Kit homes can either be built with bearer and joist construction or with a concrete slab foundation, making them suitable to erect on most building sites. If you choose to have a slab and you opt to do it yourself, this article covers the basics of laying a concrete foundation for your kit home.

What to consider when laying foundation for a kit home

Soil types

The type of soil on your block will determine the type and strength of slab required. Soil types include:

A – sand and rock with little movement due to moisture
S – slightly reactive clay with slight movement
M – moderately reactive clay with moderate movement
H – Highly reactive clay with high movement
E – Extremely reactive clay with extreme movement
P – soft, unstable, collapsing soil due to moisture and structural changes.

Slab types

There are three main types of slab construction used, depending on soil type and the kind of house being built:

  • Stiffened raft – poured onto the ground with a concrete edge and internal beams (suitable for stable sites).
  • Waffle raft – made up of stiffening ribs formed using polystyrene moulds laid out in a grid pattern and locked together (suitable for highly reactive clay sites).
  • Pier & slab – holes are drilled into the soil and concrete poured in to form piers, which the slab is then poured on top of (helps anchor the site in extremely reactive clay soils).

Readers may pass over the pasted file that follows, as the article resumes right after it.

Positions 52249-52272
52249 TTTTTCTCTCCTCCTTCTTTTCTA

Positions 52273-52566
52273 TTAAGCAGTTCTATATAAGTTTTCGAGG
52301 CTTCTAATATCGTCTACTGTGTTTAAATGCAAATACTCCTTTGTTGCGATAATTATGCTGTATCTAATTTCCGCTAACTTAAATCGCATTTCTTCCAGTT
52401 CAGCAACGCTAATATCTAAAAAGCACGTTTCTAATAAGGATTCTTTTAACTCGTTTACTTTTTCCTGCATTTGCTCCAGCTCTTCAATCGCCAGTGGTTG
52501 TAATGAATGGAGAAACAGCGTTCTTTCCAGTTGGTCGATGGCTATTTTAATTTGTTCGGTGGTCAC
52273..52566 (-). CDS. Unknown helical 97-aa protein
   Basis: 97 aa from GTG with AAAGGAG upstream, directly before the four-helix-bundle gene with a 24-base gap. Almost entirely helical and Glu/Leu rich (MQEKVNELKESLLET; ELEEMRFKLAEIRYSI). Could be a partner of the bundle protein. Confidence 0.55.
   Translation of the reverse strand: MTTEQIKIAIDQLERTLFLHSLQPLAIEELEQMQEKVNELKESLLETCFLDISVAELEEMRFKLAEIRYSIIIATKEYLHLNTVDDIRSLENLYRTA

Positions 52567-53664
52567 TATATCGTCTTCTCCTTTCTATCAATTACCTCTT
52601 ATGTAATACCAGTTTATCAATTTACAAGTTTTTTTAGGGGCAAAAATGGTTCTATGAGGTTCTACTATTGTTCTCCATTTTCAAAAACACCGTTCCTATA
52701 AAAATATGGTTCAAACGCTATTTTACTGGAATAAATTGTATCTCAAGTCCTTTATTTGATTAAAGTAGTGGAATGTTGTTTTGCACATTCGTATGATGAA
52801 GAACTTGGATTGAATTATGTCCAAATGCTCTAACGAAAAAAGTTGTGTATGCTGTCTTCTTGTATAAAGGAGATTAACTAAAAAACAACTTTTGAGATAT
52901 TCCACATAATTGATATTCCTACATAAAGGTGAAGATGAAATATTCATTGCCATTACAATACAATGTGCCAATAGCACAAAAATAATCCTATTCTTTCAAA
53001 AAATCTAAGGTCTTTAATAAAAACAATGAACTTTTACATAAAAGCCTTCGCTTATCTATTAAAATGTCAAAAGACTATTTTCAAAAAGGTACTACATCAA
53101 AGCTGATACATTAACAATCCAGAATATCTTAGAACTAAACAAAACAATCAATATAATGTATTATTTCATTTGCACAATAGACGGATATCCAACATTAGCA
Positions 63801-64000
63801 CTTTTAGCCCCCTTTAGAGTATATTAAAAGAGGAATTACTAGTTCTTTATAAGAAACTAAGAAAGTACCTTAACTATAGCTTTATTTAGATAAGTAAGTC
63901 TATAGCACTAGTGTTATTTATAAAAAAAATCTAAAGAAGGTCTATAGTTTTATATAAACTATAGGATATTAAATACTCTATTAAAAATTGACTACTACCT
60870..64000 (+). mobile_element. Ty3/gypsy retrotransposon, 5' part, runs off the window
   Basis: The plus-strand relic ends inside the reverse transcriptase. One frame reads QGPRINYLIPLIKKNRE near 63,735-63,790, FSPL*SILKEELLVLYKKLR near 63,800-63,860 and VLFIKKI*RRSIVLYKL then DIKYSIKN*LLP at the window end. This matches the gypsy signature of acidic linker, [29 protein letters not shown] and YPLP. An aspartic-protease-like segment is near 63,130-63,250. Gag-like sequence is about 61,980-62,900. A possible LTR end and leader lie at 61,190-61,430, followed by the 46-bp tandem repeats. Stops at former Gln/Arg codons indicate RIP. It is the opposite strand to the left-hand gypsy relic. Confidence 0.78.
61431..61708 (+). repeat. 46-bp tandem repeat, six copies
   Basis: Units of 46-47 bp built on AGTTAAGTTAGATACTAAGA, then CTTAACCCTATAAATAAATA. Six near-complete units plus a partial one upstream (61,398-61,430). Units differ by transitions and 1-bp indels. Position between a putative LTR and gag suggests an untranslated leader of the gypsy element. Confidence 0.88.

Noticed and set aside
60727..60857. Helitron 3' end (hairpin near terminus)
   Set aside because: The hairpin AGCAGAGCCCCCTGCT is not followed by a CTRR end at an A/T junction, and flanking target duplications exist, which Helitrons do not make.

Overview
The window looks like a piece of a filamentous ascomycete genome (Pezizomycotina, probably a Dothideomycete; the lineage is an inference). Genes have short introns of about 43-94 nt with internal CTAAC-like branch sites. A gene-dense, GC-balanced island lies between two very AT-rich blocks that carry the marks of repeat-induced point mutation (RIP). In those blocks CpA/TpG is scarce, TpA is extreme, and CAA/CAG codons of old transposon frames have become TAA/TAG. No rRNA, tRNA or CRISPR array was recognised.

Laying the foundation: Laying the slab

These are the basic steps involved in preparing and pouring a concrete slab foundation:

  1. Excavate the site down to twice the thickness of the slab and remove any rocks, roots or debris from the soil
  2. Compact the soil with a mechanical compactor and level the site with a spirit level
  3. Lay down a layer of sand or gravel to provide drainage
  4. Put in the form work (a wooden frame that encases the slab
  5. Put in the plumbing and drainage pipes (make sure they are in exactly the right positions, as removing them is a costly and time-consuming job)
  6. Lay down a vapour barrier (a damp-proof membrane to prevent moisture from seeping up out of the ground)
  7. Put the steel mesh reinforcing in place (either supported on rocks or held in place while pouring)
  8. Pour the concrete (make sure beforehand that trucks have access and everything is ready prior to the pour, as time is of the essence once the cement arrives)
  9. Smooth and level the poured concrete with a straight-edge and trowels
  10. Set anchor bolts into the wet concrete at intervals along the perimeters (these will be used for attaching the walls)
  11. Remove the form work
  12. Allow the concrete to sit and cure (can take up to 28 days to fully cure).

The slab plays an important role in supporting walls and sealing out damp, so if you’re at all unsure about laying it yourself, have a talk with your kit home provider. They may be able to assist you with any building permits required, or recommend a professional to do the job for you.

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